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'Well, supposing we assume that someone didn't pick up all the bits when they broke in?'

'For someone that doesn't like lying, Carrot, you can be quite devious, you know?'

'Just logical. There's glass outside the window, but all that means is that there is glass outside the window. Commander Vimes always says there're no such things as dues. It's how you look at them.'

'You think someone broke in and then carefully put the glass outside?'

'Could be.'

'Carrot? Why are we whispering?'

'No wimmin, remember?'

'And no pets,' said Angua. 'So she's got me coming and going. Don't look like that,' she added, when she saw his face. 'It's only bad taste if someone else says it. I'm allowed.' Carrot scratched up some more glass fragments. Angua looked under the bed and pulled out the battered magazines. 'Ye gods, do people really read this stuff?' she said, flicking through Bows and Ammo. ' “Testing the Locksley Reflex 7: A Whole Lotta Bow”… “Footsore! We test the Ten Best Caltrops!”... and what's this magazine... ? Warrior of Fortune?'

'There's always little wars somewhere,' said Carrot, pulling out the box of money. 'But will you look at the size of this axe here? “Get A Head, Get A Burleigh and Stronginthearm 'Streetsweeper' and Win By A Neck!” Well, it must be true what they say about men who like big weapons...'

'And that is?' said carrot, lifting the lid of the box. She looked at the top of his head. As always, Carrot radiated innocence like a small sun. But he'd... They'd... Surely he...

'They, er... they're rather small,' she said. 'Oh, that's true,' said Carrot, picking up some of the Klatchian coins. 'Look at dwarfs. Never happier than with a chopper the same size as them. And Nobby's fascinated by weapons and he's practically dwarfsized.', 'Er... ' Technically, Angua was sure she knew Carrot better than anyone else. She was pretty sure he cared a lot for her. He seldom said so, he just assumed that she knew. She'd known other men, although turning into a wolf for part of the month was one of those little flaws that could put any normal man off and, up until Carrot, always had. And she knew the sort of things men said in what might be called the heat of the moment and then forgot. But when Carrot said things, you knew that he felt that everything was now settled until further notice, so if she made any comment he'd be genuinely surprised that she'd forgotten what it was he had said and would probably quote date and time. And yet all the time there was this feeling that the greater part of him was always deep, deep inside, looking out. Noone could be so simple, no–one could be so creatively dumb, without being very intelligent. It was like being an actor. Only a very good actor was any good at being a bad actor. 'Rather a lonely person, our Nobby,' said Carrot. 'Well, yes...'

'But Im sure he'll find the right person for him,' Carrot added, cheerfully. Probably in a bottle, said Angua to herself. She remembered the conversation with him. It was a terrible thing to think, but there was somethin itchy about the thought of Nobby being allowed in pool, even at the shallow end. 'You know, these coins are odd,' said Carrot. 'How do you mean?' said Angua, grateful for the distraction. 'Why would he be paid in Klatchian wols? He wouldn't be able to spend them here, and the money changers don't give very good rates.' Carrot tossed a coin in the air and caught it. 'When we were leaving, Mr Vimes said to me, “Make sure you find the bunch of dates and the camel hidden under the pillow.” I think I know what he meant.'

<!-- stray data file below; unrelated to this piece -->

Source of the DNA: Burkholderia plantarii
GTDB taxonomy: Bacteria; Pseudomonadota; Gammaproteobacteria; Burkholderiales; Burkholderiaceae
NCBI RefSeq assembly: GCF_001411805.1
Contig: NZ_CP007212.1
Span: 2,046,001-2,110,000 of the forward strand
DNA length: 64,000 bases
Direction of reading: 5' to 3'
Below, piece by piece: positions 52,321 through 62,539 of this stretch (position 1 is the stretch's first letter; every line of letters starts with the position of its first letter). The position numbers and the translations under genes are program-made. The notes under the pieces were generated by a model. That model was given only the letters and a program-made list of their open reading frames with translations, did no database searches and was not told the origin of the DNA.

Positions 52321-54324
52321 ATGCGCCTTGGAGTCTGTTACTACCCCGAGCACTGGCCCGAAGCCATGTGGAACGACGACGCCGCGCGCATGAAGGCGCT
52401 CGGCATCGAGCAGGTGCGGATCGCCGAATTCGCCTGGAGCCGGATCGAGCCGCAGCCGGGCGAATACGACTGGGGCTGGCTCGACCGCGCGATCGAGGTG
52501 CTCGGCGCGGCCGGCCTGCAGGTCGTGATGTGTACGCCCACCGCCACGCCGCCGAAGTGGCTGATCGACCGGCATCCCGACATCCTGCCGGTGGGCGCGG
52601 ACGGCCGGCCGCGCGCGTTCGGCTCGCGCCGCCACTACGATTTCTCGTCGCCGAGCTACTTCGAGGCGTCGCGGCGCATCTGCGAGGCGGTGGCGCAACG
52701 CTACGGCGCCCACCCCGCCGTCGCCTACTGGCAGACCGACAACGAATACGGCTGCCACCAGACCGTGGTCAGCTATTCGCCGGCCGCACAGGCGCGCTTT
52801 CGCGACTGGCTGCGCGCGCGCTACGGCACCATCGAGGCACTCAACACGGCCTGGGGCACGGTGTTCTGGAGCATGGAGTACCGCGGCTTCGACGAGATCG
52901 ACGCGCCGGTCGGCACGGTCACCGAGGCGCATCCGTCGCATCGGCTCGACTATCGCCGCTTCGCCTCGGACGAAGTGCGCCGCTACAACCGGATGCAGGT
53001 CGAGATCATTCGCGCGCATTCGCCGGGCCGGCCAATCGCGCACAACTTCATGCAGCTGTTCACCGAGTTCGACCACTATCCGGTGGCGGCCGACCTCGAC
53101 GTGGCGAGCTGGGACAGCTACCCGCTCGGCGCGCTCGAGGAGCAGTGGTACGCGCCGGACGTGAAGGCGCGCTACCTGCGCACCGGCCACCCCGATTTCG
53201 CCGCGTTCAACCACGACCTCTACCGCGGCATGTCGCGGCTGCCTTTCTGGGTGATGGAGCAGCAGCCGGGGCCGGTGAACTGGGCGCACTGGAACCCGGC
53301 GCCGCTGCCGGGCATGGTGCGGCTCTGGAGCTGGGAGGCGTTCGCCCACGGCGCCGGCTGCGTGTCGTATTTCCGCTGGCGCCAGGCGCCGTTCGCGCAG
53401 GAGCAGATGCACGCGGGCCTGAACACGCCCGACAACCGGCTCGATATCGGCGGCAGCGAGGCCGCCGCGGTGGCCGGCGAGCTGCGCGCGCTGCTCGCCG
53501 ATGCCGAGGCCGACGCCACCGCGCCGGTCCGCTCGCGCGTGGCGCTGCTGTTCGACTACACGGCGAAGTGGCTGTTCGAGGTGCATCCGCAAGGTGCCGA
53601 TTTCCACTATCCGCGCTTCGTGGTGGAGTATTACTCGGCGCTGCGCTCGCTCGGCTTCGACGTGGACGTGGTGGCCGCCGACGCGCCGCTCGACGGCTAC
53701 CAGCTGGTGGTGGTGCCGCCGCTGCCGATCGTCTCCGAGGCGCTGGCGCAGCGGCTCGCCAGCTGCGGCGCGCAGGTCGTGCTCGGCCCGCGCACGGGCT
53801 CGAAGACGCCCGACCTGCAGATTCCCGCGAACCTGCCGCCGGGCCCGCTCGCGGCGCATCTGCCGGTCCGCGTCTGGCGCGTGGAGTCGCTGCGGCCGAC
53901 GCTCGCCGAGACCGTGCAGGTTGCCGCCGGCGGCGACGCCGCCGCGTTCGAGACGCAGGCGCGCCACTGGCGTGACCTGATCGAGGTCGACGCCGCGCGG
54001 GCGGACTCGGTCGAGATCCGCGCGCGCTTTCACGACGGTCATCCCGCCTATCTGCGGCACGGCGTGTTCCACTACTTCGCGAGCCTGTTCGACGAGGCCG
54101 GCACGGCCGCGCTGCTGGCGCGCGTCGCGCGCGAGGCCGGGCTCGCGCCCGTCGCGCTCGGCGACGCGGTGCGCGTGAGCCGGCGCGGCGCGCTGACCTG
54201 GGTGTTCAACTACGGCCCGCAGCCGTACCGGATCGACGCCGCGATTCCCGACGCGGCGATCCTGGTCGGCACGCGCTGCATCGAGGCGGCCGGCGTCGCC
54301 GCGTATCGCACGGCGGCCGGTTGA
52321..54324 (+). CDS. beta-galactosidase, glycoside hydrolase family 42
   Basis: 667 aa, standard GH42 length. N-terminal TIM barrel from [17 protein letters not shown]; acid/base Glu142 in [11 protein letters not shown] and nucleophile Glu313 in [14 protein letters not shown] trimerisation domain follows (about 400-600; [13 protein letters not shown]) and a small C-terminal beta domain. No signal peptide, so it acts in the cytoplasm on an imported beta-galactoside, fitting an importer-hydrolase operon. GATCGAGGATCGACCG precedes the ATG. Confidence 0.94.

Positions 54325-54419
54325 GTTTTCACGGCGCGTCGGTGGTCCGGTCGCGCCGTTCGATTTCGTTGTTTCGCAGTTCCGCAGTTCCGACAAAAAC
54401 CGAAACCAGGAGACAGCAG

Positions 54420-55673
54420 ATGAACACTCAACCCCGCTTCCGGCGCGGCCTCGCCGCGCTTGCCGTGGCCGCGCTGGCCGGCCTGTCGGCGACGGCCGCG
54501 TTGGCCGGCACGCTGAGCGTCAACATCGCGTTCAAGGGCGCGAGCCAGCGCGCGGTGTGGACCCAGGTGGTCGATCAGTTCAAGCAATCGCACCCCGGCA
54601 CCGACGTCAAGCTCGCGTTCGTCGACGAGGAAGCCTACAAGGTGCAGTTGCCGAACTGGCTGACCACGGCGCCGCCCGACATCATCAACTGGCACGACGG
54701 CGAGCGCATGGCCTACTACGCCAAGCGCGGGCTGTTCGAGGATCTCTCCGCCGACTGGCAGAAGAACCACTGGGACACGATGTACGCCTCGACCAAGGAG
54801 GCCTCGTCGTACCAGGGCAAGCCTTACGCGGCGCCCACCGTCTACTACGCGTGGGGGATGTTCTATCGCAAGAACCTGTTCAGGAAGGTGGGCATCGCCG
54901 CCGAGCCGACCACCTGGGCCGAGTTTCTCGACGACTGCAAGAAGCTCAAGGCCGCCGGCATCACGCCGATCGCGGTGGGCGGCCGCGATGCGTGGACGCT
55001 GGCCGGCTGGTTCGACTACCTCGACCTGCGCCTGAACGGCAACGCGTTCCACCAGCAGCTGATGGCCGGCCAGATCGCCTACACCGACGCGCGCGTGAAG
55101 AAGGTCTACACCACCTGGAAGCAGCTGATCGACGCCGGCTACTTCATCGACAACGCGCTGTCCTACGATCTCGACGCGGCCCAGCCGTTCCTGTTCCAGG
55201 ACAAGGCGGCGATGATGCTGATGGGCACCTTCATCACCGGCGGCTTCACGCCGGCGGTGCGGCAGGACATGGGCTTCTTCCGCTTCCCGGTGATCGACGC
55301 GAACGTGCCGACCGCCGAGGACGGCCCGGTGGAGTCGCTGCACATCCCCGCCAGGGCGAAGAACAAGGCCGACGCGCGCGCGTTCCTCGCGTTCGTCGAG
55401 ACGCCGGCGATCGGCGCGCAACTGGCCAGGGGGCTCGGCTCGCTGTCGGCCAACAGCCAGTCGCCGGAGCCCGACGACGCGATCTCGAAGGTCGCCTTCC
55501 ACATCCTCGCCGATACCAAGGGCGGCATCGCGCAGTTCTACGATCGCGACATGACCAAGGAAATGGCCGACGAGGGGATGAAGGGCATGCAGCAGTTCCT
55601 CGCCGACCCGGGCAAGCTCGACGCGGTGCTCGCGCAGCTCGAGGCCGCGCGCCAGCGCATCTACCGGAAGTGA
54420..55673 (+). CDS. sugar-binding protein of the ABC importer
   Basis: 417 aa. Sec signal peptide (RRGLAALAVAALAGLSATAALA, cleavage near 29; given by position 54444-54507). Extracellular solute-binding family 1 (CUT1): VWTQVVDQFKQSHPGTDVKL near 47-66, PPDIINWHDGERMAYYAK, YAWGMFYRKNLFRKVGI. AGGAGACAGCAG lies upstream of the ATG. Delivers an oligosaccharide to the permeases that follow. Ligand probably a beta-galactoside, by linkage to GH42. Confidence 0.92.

'Sand on the floor,' said Angua. 'Now, isn't that an obvious clue? You can tell they were Klatchian because of the sand in their sandals!'

'But these cloves...' Carrot prodded the little bud. 'It's not as if it's a common habit, even among Klatchians. That's not a very obvious clue, is it?'

'It smells newer,' said Angua. 'I'd say he was here last night.'

'After Ossie was dead?'



'How should I know? What kind of name is 71–hour Ahmed?' said Angua. Carrot shrugged. 'I don't know. I think Mr Vimes thinks that someone in Ankh–Morpork wants us to believe that Klatchians paid to have the Prince

killed. That sounds... nasty but logical. But I don't understand why a real Klatchian would get involved...' Their eyes met. 'Politics?' they said together. 'For enough money, a lot of people would do anything,' said Angua. There was a sudden and ferocious knocking at the door. 'Have you got someone in there?' said Mrs Spent. 'Out of the window!' said Carrot. 'Why don't I just stay and rip her throat out?' said Angua. 'All right, all right, it was a joke, all right?' she said, swinging her legs over the sill. Ankh–Morpork no longer had a fire brigade. The citizens had a rather disturbingly direct way of thinking at times, and it did not take long for people to see the rather obvious flaw in paying a group of people by the number of fires they put out. The penny really dropped shortly after Charcoal Tuesday. Since then they had relied on the good old principle of enlightened self– interest. People living dose to a burning building did their best to douse the fire, because the thatch they saved might be their own. But the crowd watching the burning embassy were doing so in a hollow– eyed, distant way, as if it was all taking place on some distant planet. They moved aside automatically as Vimes elbowed his way through to the space in front of the gates. Flames were already licking from every groundfloor window, and they could make out scurrying silhouettes in the flickering light. He turned to the crowd. 'Come on! What's up with you? Get a bucket chain going!'

'It's their bloody embassy,' said a voice. 'Yeah. 's Klatchian soil, right?'

'Can't go on Klatchian soil.'

'That'd be an invasion, that would.'